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I am a mother, a grandmother, and a teacher. But whatever happens in my life, I keep sewing. I have worked as a political communicator and now as a teacher in my formal life. I have also written extensively on sewing. I have been a frequent contributor and contributing editor of Threads magazine and the Australian magazine Dressmaking with Stitches. My book Sew.. the garment-making book of knowledge was published in May 2018 and is available for pre-order from Amazon

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Monday, February 17, 2014

Tops and trips

Thank you for all the helpful comments. I will be following up on pattern suggestions.

I made a muslin of the Sunny last night, hoping to follow failure with success.


Maybe it's just me but it sort of looked like a sleeping bag with two spaghetti arms sticking out of it.

I realize that this look, which I have run into with some of the latest Stylearcs, is fashionable, the loose body and the skinny arms.

If this is what you are starting with anyway it doesn't exactly bring out the positive.

Moving on.

I don't know how much sewing I will get done in the next few days. I leave for NYC Wednesday afternoon and have a truck load of marking to do plus get the house and Mr. R ready for my friend who is going to be house/dog sitting while I am gone.

I am looking forward to spending time with my son and his girlfriend but you know I am not crazy about the plane part. It seems flights get cancelled a lot these days once you get to the airport, you have to cram in line with your shoes off, and they reduce the leg room by 3" every trip. You feel like baggage.

My preferred way to travel is on a road trip with my spouse who usually picks me up at school when we go to Florida with the car all packed and my coffee in the holder - but next to that I would like the train.

If I could drive the 15 minutes to the train station here and get off in Central Station I would be happy, but of course that isn't possible. And who has the time anymore?

When I was a very small girl my dad drove my grandparents to BC and we took the train home through the Rockies to Manitoba.

I remember it being incredibly glamorous. There were very nice people who folded down your sheets for you and brought you treats because you were a kid, and observation car where the grown ups played cards, and dinner with silverware on the table and flowers. The drinks had cherries.

When I was in university in Montreal I had a friend whose dad was the chef for the president of the railway. We went down to Gare Central down, down many layers of tracks and he sat us in the president's car and made us lunch. I could not believe he could actually cook in a rolling kitchen smaller than my small bathroom. I couldn't believe all the work that got done in such small spaces. My grandfather on my mother's side and all his brothers worked for the railway and I realized they had spent their lives doing that. Swaying along as they walked between cars all over Canada. One cousin actually died between cars from a heart attack. My grandfather died running along the platform for the train.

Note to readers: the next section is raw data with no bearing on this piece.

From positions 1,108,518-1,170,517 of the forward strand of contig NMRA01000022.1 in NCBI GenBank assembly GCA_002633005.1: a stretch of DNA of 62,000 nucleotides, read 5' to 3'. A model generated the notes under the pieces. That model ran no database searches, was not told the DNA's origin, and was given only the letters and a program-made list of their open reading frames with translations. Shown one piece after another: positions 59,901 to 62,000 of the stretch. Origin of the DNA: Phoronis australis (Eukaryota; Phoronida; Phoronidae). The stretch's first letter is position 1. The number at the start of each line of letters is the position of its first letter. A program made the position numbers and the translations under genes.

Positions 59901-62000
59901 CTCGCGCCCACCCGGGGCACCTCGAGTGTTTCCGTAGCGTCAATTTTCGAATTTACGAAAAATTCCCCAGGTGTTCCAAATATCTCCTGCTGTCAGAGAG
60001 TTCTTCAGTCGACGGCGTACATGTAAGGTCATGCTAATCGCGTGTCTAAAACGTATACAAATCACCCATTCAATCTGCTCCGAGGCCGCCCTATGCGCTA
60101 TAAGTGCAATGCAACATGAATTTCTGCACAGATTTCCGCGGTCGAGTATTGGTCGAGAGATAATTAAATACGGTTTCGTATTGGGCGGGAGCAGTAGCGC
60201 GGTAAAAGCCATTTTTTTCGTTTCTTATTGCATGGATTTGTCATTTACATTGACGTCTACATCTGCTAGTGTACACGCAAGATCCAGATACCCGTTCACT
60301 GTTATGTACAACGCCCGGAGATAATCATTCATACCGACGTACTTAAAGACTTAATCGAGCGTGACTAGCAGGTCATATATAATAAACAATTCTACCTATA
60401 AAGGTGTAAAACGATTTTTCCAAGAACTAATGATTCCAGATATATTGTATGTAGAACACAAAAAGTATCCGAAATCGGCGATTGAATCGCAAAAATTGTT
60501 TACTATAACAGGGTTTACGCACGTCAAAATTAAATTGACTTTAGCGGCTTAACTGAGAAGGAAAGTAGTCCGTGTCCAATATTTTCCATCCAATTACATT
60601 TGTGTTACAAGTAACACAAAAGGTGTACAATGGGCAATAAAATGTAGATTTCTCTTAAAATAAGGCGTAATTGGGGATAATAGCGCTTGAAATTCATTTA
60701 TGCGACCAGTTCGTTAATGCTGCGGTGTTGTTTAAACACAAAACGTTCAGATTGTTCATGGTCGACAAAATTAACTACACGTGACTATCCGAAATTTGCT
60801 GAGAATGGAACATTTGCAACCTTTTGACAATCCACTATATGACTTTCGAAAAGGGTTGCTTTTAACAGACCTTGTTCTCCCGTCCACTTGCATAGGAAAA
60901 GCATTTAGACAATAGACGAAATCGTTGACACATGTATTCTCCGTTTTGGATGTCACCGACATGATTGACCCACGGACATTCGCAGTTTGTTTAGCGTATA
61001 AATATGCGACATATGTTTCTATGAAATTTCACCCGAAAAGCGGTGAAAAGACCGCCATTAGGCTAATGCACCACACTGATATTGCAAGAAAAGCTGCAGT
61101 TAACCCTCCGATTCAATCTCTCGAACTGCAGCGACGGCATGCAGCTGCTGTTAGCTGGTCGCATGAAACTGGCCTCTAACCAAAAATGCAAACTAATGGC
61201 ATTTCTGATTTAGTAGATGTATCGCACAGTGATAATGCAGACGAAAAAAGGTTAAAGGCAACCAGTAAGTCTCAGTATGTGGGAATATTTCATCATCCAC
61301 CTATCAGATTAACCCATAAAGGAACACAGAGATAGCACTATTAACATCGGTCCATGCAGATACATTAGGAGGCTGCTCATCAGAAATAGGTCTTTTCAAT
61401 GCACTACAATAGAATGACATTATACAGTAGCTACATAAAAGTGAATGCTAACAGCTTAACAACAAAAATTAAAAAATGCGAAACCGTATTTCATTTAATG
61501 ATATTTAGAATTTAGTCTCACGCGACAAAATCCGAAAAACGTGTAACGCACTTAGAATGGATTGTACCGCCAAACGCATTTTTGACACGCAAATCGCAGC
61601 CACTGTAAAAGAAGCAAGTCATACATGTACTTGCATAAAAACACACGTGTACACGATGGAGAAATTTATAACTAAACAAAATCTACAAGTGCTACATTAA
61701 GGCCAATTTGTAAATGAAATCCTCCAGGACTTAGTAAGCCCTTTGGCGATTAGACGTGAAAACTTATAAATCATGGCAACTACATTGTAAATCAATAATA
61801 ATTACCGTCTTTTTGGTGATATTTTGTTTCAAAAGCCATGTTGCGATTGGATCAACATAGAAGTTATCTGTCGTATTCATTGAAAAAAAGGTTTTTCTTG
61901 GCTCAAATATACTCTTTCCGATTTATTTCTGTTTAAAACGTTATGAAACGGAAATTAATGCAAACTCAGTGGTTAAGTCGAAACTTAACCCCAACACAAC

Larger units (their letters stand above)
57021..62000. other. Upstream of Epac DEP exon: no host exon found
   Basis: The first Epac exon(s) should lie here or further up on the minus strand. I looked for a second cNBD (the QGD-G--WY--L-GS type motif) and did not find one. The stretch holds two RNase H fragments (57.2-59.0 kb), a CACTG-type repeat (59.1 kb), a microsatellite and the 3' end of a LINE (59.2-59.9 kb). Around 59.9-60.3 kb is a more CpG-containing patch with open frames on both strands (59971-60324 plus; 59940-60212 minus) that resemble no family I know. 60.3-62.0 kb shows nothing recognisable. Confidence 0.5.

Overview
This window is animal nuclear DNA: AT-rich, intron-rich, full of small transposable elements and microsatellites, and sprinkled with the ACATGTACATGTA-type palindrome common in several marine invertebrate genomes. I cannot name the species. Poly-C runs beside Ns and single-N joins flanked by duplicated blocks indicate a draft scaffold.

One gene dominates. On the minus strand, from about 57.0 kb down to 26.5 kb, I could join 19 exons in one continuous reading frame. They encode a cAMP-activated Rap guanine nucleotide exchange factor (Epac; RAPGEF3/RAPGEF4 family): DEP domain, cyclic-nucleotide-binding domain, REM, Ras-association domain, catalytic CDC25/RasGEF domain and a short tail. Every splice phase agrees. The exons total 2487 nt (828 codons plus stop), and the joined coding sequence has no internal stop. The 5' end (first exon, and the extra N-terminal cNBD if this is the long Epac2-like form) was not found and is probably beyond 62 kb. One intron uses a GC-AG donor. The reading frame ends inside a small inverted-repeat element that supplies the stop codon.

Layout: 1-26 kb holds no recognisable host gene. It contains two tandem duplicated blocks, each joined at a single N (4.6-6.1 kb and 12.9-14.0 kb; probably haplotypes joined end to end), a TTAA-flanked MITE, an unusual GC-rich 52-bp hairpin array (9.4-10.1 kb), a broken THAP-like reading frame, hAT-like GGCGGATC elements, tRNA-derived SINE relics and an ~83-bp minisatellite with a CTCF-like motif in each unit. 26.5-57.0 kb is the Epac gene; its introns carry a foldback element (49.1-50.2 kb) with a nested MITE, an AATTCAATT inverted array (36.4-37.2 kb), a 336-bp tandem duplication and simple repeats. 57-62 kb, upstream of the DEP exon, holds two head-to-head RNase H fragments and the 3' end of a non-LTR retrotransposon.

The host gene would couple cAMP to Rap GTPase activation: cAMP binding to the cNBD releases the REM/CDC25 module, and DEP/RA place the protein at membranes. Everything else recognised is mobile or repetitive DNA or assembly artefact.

He was never late, said my mother. She has his watch. Well maybe just that one time.

And I sort of believe when you travel you should experience the space, not fly over it. Distances are real, something you should see and feel and not necessarily something you cancel out with ear buds and a curved pillow around your neck.

When you travel these days all the matters is the destination. Not sure that is always the best way to travel.

In life either.


annie said...

I live within striking distance of Charlottesville, Va. If we get on the 7am train, we generally arrive at Penn Station before 2. When you factor in getting to the airport, going through security, flying, and then getting from airport to destination, the train gets more appealing. Leg room is good and look at all the papers you can mark. And you can bring back all the fabric you want as the railroads don't have baggage limits.

Nancy D said...

I'm with you on air travel. My nephews have been to Boston, Chicago, New York and Toronto, but they have no idea what's in between. Give me a good car trip any day!

Anonymous said...

Traveling through the distance does make for a completely different and better type of trip. I really enjoy train rides, but unfortunately in the PNW they quite often have long, long delays while waiting for freight trains to do whatever they need to do. We can't take the train if we have any kind of schedule we need to keep to. But if there is no schedule then the train is really lovely.

Mary said...

I grew up in the UK and also lived in Germany for three years. This was back in the 50's and early 60's. We traveled by train and car all over the UK and Europe. We road wonderful steam trains (e.g. The Flying Scotsman from London to Edinburgh), ones with the individual compartments--some sleepers. In my old neighborhood, I was the only US girl trainspotter. Wish I still had my logbook! Travel was exotic and fun; the scenery was majestic (e.g. St Gotthard Pass). No travel I have done today can match those memories.

Lyndle said...

Beautiful post! I love the way you write. Whoever runs the trains over there should use your words (and reinstate silver cutlery). Good luck with the flight.

Janet said...

Couldn't agree more. I think that is one of the reasons we are so tired. Moving over some much distance takes energy away.

ACorgiHouse said...

I agree! My grandfather was a conductor on the Seaboard Railroad, he ran Tampa to Jacksonville and back every day. It was the only job he ever had. We grew up with trains, miniature ones at home on big table sized tracks, and riding the train with him when we went to visit. It was definitely a more civilized way to travel. K